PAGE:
During UNLEASH 2022, renowned technology expert and author Peter Hinssen took to the stage to talk about the latest trends and observations within his world of technology. ‘My colleagues at MIT say the most important things they teach freshman engineers are outdated before they get their degree’, he said.
From the new normal
When Peter Hinssen speaks about technology, the room generally listens. The Belgium-born Hinssen is somewhat of an authority when it comes to the impact of technology on society — and the digital world he calls the new normal. Beyond speaking about tech on various stages across the world, Hinssen also teaches at various international business schools such as London Business School (UK) and MIT in Boston.
In the past few years, Hinssen has authored several books. One of those book is entitled the New Normal, in which he looks at the way companies have to adapt their information strategy, their technology strategy, their innovation strategy and the way they are organised internally. The book is particularly interesting for any manager who is concerned with the future of his company as it is hit by the digital revolution.
To the never normal
But as the world evolves, Hinssen’s terminology has evolved along with it. What will the world look like when we finally reach that stage of post pandemic? “I think we’re going to see even more seismic shocks, and some of it is going to be technological”, Hinssen said. “It’s not because digital is done, but new realities, the real power of analytics, the real power of intelligence, and the important force of automation that is a powerful cocktail that is going to probably come in the next decade, even more than the last one. And the most important thing for you is not just to see the technology, but to actually understand how you can actually really leverage that. And that is something where you have to be open-minded.”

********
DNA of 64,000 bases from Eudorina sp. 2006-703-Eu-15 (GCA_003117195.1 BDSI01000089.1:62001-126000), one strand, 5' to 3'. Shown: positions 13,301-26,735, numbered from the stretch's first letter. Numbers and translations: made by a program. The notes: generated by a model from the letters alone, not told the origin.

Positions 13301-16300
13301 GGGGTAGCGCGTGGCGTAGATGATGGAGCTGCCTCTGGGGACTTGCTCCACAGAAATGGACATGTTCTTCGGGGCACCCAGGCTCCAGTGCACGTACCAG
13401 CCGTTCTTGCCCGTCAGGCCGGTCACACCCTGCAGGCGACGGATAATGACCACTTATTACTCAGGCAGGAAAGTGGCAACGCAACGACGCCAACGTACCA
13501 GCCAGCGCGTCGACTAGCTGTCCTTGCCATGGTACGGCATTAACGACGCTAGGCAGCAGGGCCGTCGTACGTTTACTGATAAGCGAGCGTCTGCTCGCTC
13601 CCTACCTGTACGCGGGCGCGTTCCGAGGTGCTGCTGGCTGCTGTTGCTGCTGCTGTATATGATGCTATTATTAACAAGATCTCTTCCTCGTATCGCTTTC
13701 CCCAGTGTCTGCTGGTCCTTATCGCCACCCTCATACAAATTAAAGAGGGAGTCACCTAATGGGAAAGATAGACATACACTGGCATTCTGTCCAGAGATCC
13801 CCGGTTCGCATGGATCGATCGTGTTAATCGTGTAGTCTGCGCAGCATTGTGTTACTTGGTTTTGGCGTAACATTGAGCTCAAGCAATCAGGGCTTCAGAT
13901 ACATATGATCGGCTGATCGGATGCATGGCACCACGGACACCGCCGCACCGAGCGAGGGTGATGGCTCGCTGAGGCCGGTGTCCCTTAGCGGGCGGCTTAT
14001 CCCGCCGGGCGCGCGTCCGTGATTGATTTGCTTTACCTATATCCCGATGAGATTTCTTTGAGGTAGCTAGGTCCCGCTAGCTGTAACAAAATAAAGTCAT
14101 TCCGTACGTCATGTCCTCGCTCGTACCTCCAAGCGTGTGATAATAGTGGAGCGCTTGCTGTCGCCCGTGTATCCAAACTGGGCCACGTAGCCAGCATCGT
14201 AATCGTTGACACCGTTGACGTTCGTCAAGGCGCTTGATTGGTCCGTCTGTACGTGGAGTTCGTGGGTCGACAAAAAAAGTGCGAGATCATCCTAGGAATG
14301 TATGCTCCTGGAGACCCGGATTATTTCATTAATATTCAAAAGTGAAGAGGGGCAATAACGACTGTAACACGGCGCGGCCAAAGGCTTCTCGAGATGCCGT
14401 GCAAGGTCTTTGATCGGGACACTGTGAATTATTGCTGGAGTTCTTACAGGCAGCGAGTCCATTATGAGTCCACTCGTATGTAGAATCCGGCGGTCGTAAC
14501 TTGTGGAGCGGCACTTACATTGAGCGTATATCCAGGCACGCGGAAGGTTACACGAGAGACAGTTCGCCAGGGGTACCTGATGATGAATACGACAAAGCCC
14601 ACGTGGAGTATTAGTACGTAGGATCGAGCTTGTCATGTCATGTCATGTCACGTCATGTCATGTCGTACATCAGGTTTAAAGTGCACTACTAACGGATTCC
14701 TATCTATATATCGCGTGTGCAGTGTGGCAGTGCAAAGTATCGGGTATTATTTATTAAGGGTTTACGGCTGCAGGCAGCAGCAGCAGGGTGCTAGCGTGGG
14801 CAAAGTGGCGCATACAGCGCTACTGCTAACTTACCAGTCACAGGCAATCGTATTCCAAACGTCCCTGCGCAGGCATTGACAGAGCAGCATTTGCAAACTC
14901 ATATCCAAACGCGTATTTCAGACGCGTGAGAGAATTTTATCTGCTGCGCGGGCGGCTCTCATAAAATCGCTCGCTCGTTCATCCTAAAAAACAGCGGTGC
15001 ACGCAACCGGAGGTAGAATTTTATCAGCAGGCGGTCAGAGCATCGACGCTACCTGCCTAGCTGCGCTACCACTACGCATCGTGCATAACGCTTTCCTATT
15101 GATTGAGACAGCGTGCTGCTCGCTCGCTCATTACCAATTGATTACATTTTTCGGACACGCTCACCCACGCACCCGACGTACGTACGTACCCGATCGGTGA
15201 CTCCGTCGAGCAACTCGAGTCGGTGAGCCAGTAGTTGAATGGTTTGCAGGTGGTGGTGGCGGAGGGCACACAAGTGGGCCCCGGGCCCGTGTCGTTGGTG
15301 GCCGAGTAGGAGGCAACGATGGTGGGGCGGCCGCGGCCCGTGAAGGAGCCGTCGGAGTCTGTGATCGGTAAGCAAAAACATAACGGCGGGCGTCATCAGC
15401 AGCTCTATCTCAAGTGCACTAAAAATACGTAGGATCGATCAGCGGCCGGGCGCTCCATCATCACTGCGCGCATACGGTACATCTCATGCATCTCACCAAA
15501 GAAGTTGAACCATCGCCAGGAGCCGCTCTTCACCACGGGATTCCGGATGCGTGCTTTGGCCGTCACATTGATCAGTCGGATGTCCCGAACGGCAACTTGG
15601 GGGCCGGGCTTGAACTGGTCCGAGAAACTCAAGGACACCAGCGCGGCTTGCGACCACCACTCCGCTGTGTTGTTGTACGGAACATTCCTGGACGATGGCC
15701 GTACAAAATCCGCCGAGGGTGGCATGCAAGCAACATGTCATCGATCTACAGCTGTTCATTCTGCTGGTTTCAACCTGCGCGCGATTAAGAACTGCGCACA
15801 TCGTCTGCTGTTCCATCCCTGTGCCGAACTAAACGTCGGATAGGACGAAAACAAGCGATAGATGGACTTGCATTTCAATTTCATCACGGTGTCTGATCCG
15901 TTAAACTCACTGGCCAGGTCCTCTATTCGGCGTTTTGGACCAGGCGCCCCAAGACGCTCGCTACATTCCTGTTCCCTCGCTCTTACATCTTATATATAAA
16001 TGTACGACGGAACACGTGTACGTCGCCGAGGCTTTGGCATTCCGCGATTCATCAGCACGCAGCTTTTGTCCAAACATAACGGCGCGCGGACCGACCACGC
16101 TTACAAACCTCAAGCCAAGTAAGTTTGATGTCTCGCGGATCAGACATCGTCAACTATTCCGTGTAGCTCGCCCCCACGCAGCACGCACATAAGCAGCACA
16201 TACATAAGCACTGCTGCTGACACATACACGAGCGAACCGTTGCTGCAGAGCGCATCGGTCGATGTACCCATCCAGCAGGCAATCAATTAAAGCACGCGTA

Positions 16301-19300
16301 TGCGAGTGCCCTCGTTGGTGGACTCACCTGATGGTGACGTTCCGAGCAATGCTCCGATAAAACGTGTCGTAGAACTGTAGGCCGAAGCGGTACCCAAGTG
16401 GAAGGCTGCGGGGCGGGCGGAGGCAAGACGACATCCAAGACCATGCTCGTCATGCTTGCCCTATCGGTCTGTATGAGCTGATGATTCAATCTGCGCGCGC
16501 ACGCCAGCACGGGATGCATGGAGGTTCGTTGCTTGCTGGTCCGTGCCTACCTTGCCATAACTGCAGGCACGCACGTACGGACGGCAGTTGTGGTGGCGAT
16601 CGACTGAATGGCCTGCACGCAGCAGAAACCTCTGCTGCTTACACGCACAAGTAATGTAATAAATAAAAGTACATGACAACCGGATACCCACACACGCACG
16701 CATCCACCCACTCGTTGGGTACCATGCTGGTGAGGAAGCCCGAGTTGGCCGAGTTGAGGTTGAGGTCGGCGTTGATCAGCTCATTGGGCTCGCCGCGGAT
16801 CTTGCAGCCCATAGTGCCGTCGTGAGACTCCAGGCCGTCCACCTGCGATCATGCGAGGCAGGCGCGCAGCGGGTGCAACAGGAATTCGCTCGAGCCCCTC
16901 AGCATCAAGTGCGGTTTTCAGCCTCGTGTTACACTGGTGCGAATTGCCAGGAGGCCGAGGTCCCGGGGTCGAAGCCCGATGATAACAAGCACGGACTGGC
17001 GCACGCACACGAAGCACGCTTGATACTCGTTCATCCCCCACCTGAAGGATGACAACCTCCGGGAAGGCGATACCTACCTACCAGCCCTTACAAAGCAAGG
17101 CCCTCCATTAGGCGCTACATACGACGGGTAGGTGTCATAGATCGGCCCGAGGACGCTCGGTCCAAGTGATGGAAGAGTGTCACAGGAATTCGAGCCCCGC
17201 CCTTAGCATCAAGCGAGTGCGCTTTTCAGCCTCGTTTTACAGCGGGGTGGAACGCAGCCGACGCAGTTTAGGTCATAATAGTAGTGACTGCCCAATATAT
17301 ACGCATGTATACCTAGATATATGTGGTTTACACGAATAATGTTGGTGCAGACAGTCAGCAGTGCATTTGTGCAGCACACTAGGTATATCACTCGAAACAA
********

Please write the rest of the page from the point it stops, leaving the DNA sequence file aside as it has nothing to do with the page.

“My main message is we shouldn’t be afraid of uncertainty. But to try and see how we can actually leverage that and that’s what I started calling the never normal.”
Throughout everything though, Hinssen notices polarisation. Even in his world of technology. “That polarisation is that there is a Western technology stack and an Eastern technology tech stack. And they’re polarising further apart. But my main message is we should see this as maybe opportunities, not just only the negative sides. We seem to be going from crisis to crisis with more uncertainty. But my main message is we shouldn’t be afraid of that, but to try and see how we can actually leverage that and that’s what I started calling the never normal.”
‘The reskilling velocity has to dramatically increase’
And within that never normal, Hinssen sees a need for organisations to become broad in the way they attack skills gaps. “The skills that we used to have are narrow band skills in our companies to focus on the task ahead. They’re not broadband skills to look outside of our normal frame division. At the same time, the shelf life of our skills is dramatically going down. My colleagues at MIT who teach computer science to some of the best engineers in the world. They say the most important thing is what we teach freshman engineers at MIT in their first year is outdated before they get their degree. That is the realisation of skills today. So the reskilling velocity that we’re going to have to be something our company is going to have to dramatically increase.”
‘You can’t act with yesterday’s logic’
Beyond reskilling, Hinssen argues that you can’t act with yesterday’s logic. “We have to go beyond digital and think about processes and partnerships and network-based thinking in ways we could have never imagined”, he continued. “And it’s going to be a quantum leap, ultimately when it comes to flexibility: How often are you using yesterday’s logic or yesterday’s data? How often are you using yesterday’s tools?”
“We’re in this world where technology is becoming something that isn’t even a question anymore.”
For Hinssen, it’s all about the realisation that technology isn’t ‘magically fixing’ broader issues like talent shortages or skills gaps. “I really believe there is a potential for companies to use think to use technology, to use innovation to become stronger. We’re in this world where technology is becoming something that isn’t even a question anymore. But for me, what is interesting is that of the results of the proven pandemic is that many people start to realise that digital is not just the cherry on top of the cake. It can be a big part of your business.”